Legislative committee delays Jordan Lake clean up

jmurawski@newsobserver.comJuly 11, 2013 

  • Jordan Lake timeline

    1945 − A severe hurricane and several days of heavy rain sends the Cape Fear River to its highest levels on record while swamping Moncure, Fayetteville and Elizabethtown.

    1946 − Congress directs the Army Corps of Engineers to undertake a flood-control study.

    1963 − Congress authorizes construction of a “New Hope Reservoir.”

    1967 − Early construction begins on the lake, sparking protest from upstream cities, landowners and environmental groups.

    1971 − The Conservation Council of N.C. files a water-quality lawsuit to stop creation of the lake.

    1973 − Congress renames the proposed reservoir the B. Everett Jordan Dam and Lake, in honor of the former U.S. senator from North Carolina.

    1976 − The Army’s final notice of the creation of the lake prompts more legal challenges from the Conservation Council of North Carolina, resulting in a court trial and a victory for the lake’s supporters in 1977. An appeal is denied in 1979.

    1981 − Impoundment, or damming, of the lake begins. The waters run mostly on Chatham County’s eastern flank, its northern tip touching Durham’s southern border.

    1982 − The lake fills to its normal capacity. The N.C. Environmental Management Commission soon designates it a “nutrient-sensitive water” and imposes phosphorus discharge limits on upstream cities.

    2002 − Parts of Jordan Lake are placed on the federal government’s “impaired waters list.” The rest of the lake would follow in 2006.

    2003 − Dozens of municipal and county governments in the watershed meet over 18 months to discuss environmental strategies for the lake.

    2005-2007 − The state drafts and publishes a detailed set of rules governing discharge into the lake. These will be known as the Jordan Lake Rules.

    2009 − The Jordan Lake Rules are signed into effect by Gov. Bev Perdue over the summer.

    2011 − The legislature enacts a two-year delay of rules governing nitrogen discharge.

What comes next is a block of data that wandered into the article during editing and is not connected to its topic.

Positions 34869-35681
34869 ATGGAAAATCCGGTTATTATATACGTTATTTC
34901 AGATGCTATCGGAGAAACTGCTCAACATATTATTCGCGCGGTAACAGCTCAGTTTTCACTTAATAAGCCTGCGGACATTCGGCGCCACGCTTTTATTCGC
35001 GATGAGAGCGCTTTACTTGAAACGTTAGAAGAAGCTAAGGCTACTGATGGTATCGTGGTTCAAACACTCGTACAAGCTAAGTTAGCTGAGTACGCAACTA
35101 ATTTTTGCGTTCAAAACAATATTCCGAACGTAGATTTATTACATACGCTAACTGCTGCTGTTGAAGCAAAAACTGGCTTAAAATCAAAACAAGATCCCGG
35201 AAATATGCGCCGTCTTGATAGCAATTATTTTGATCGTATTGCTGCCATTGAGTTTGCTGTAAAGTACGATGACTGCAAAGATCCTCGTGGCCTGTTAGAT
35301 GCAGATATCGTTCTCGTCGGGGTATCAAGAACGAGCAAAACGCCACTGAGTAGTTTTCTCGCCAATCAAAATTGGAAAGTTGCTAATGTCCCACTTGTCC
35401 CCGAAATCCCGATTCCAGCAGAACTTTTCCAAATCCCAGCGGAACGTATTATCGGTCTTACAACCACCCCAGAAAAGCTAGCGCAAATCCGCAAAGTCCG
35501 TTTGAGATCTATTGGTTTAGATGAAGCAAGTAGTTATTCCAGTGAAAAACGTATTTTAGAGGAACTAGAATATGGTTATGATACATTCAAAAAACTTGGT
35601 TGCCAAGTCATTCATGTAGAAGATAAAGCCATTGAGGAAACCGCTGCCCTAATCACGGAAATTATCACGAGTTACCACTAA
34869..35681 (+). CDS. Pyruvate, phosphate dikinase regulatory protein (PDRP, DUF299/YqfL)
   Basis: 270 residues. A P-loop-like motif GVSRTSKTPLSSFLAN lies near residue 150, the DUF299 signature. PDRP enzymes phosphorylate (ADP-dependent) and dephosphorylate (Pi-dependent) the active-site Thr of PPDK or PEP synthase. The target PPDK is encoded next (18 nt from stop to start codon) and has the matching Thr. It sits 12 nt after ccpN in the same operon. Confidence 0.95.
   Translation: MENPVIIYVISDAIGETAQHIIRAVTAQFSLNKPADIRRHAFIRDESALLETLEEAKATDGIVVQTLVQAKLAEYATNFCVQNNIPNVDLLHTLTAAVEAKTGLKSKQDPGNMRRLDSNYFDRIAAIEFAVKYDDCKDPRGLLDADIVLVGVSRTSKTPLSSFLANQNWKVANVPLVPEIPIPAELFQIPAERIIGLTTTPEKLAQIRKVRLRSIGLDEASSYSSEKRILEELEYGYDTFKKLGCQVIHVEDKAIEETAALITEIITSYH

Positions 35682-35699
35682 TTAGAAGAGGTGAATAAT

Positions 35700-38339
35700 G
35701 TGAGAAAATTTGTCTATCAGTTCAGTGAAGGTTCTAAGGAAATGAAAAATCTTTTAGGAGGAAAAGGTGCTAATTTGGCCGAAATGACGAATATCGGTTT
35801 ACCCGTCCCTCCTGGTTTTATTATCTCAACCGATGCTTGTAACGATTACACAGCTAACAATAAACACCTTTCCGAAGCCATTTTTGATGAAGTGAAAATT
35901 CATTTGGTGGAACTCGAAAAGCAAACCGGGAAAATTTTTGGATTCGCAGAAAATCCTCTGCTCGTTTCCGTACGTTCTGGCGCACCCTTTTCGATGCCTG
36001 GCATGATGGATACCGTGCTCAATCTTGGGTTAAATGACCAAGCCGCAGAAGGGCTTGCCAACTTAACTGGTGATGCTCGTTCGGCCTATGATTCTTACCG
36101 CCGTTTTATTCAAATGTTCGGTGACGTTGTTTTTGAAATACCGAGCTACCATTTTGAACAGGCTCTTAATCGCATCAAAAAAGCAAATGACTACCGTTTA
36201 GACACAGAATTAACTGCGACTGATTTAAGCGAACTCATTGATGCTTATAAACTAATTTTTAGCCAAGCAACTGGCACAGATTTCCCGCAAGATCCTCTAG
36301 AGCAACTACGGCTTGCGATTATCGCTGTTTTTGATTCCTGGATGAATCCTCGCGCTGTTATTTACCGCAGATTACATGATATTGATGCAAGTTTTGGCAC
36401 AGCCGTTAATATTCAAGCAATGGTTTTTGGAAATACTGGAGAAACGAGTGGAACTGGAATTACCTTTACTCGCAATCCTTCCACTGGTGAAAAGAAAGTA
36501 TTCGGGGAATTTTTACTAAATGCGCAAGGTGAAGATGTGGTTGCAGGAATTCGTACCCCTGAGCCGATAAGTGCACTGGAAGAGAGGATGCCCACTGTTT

2012 − The legislature approves delays for runoff-management rules for new development.

    2013 − The legislature considers a bill that would repeal the rules fully.

    Sources: U.S. Army Corps of Engineers; N.C. Department of Environment and Natural Resources

A N.C. House committee narrowly voted Thursday to delay a costly environmental cleanup of Jordan Lake in a classic regional water war pitting development interests against environmental concerns.

The House Environment Committee voted 12-9 to delay the lake cleanup by three years. Spooked by the potential $2 billion cleanup bill, lawmakers are considering a cheaper alternative: technology that will stir the lake’s water and prevent algae from forming.

Jordan Lake is a drinking water supply for more than 300,000 residents in Cary, Morrisville and Apex. But most of the nutrient runoff that fertilizes the algae blooms comes from cities north and west: Durham, Chapel Hill, Burlington and Greensboro.

The effort to find an alternative to reducing pollution is being led by Sen. Rick Gunn, a commercial real-estate executive from Burlington. Gunn’s Senate Bill 515 includes a 2-year test of technologies that circulate and aerate water to keep it from stagnating.

“We’re committed and we need to be committed to fixing this lake,” Gunn told the House committee members before the vote.

The House version of the bill represents a compromise between Gunn’s original Senate bill to end the cleanup. State environmental regulators who oversee water quality had opposed Gunn’s original bill but support the compromise, since the dammed-up 20-year-old lake has long been prone to water quality issues.

“I don’t get why people are so upset about suspending the rules for a couple of years,” said Tom Reeder, director of the N.C. Division of Water Resources. “It’s been impaired since the early 1980s, when we put the dam in place.”

Those who oppose Gunn’s approach say that the only way to prevent algae blooms in Jordan Lake is to reduce the amount of nitrogen and phosphorus runoff that enters the lake from upstream waterways. The runoff comes from development, farms and water treatment plants.

“It’ll just get passed downstream,” said Peter Raabe, N.C. conservation director for American Rivers, a Washington DC advocacy organization. “It’ll flow into the ocean.”

Jordan Lake was placed on the federal government’s impaired waters list in 2002. After years of meetings and discussions, a lake cleanup plan was signed by Gov. Bev Perdue in 2009. The state legislature passed delays in 2011 and 2012 and then finally considered repealing the cleanup rules this year.

On Wednesday, the U.S. Environmental Protection Agency wrote to Rep. Rick Glazier, a Democrat from Fayetteville, that bypassing pollution reductions “is generally inconsistent with the Clean Water Act” because such a strategy could increase the lake’s total maximum daily allowance of pollutants.

The EPA letter, from A. Stanley Meiburg, the agency’s acting regional manager in Atlanta, said delaying the lake’s cleanup could make it necessary for the EPA to get involved and tighten runoff limits.

Murawski: 919-829-8932

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